Farmer Friday: An Interview with Adi Kumbruka on Ecological Farming

Niyati Shah

The Kondh people of southern Odisha, India are small subsistence farmers, who have been living off the land and surrounding forests for millennia. Their lives have been deeply intertwined with their farms and forests, which are a source of an abundance of diverse cultivated and wild foods, medicinal plants, fuel, and livelihoods.

Food Tank had the opportunity to talk to young Kondh farmer Adi Kumbruka from the village of Konduguda in southern Odisha. Adi and his family farm on a total of 2.7 acres of land, which includes 2 acres of uphill land. He discussed with Food Tank the traditional Kondh way of living and farming, and the significance of the mixed-crop practice through which farmers can cultivate a variety of millets, lentils, pulses, oilseeds, and vegetables together in one piece of land.

Food Tank (FT): Can you describe a typical day on your farm?

Adi Kumbruka (AK): Farming is very much a part of our lives. Life on the farm varies depending on the season. For example, in the rainy season in June and July, we sow seeds and transplant seedlings. During this time, my day begins at 5:00am or 6:00am in the morning, and I work till 12:30pm to 1:00pm when someone from home brings food for lunch. I take a break, eat with the family, and continue working till 5:00pm to 6:00pm.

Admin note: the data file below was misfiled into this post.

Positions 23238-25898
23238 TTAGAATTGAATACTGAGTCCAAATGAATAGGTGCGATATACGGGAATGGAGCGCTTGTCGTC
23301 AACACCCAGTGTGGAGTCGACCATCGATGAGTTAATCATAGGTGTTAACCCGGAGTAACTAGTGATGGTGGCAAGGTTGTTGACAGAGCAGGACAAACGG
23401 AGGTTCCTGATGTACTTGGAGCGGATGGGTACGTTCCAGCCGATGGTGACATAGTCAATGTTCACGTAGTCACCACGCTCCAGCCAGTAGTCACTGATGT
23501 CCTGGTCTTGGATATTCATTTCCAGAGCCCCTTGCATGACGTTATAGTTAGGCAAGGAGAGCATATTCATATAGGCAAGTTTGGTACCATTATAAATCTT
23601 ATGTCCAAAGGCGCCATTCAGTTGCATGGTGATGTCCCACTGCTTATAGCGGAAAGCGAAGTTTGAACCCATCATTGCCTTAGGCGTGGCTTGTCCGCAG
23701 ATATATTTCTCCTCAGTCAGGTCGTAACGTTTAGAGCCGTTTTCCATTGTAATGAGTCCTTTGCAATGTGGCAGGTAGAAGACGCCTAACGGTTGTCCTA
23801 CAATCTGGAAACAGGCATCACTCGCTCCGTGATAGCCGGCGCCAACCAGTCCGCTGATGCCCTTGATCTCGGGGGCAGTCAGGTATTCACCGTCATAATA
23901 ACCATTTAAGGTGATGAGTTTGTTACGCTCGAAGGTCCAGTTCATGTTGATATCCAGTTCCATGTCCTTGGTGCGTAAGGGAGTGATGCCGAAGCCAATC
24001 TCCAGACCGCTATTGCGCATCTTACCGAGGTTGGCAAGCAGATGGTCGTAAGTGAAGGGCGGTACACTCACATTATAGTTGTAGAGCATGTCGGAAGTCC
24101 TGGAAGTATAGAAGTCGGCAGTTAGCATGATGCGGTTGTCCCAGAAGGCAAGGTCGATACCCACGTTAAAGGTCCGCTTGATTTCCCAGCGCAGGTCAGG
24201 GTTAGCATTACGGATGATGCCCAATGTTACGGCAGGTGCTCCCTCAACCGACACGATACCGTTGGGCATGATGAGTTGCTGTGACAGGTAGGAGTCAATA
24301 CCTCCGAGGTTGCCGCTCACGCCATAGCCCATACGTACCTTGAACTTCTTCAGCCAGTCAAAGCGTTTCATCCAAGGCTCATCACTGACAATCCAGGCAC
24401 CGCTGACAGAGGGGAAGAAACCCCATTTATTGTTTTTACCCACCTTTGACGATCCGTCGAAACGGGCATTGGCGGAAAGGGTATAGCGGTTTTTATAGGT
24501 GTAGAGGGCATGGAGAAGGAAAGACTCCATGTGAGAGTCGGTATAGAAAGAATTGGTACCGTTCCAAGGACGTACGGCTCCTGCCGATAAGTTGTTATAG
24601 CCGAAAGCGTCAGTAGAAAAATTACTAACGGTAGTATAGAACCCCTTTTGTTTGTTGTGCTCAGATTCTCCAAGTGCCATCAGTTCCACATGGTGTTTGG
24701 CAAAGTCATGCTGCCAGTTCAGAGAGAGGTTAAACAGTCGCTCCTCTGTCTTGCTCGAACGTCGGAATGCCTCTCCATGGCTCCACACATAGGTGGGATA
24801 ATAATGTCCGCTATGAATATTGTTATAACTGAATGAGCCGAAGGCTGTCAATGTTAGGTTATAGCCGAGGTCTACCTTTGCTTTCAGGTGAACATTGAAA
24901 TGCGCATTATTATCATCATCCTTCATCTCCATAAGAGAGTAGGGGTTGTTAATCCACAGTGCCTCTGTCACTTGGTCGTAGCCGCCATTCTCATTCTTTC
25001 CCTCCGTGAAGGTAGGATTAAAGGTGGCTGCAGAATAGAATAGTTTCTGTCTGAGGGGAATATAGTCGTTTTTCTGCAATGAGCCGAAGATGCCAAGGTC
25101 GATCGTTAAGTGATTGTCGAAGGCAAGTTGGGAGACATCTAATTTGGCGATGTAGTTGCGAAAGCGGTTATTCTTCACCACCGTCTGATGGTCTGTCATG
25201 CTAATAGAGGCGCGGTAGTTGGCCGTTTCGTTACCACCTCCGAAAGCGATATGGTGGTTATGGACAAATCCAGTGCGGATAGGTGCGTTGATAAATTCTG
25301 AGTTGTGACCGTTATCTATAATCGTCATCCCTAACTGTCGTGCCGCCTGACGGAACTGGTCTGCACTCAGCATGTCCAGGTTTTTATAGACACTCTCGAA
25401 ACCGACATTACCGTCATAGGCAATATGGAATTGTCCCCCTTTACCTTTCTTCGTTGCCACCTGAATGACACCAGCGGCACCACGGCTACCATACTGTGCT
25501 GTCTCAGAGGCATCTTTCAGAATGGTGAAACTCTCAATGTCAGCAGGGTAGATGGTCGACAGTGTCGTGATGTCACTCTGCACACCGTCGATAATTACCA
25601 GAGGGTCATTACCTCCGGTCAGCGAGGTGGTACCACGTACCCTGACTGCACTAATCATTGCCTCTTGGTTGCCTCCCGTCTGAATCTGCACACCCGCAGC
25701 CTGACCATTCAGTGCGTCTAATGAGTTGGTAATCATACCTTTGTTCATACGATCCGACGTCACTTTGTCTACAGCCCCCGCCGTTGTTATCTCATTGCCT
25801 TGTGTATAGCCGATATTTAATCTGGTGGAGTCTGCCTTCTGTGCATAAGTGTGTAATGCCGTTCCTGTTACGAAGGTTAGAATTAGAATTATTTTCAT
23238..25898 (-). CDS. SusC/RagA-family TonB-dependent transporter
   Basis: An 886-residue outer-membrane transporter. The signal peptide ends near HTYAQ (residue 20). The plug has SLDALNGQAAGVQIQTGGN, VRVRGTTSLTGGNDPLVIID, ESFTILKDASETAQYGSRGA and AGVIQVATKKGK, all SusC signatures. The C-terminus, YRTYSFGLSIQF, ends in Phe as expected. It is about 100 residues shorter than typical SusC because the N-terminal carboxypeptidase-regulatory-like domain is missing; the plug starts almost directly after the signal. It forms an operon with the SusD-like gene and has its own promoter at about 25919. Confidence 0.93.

The months of June to August are very demanding, while the time from September to October is relatively leisurely. Seeds are sown by then, so we keep a watch to make sure there are no animals, and remove unwanted weeds (some weeds are used as edible greens). Once I am back home from a day of being on the field, it’s time to be with the family and with community members. We share what we did the whole day, sometimes spending time singing and dancing together.

November to January is a very happy time. It’s when harvesting begins, and we bring food home for family and fodder for livestock. From February to May, since we live in a dry area and don’t have irrigation facilities, we don’t spend time on the farm, but mostly visit the forest collecting uncultivated foods. When I go to the forest, children of the village also accompany me, and that is how the next generation learns.

FT: Can you tell us about the mixed-cropping practice that Kondh farmers have traditionally used in farming? What are the benefits and challenges associated with it?

AK: I have seen my parents and elders in my village as I grew up growing many varieties of crops. In those days, my parents never used to buy anything from the market, other than salt and kerosene oil to light the lamp. So I grew up in an environment where most of our household needs were met by agricultural fields and forests. I grew up with an understanding that mixed-cropping is what I need for my family.  In the last five to seven years, when the rain cycle has been erratic, I have been observing that not only my farm, but other farms as well—those who practice mixed-cropping—have better yields than monocrop farms. For example, last year we had a very bad drought, and for two years before last, we had floods. Yet, I have harvested an adequate amount of food for my family.

There is also a practice in our village of offering what we grow and collect to our deity in our festivals and rituals. Our deity doesn’t accept anything bought from the market. And we relate with our deity; we believe she takes care of us. This is another reason for practicing mixed-crop farming.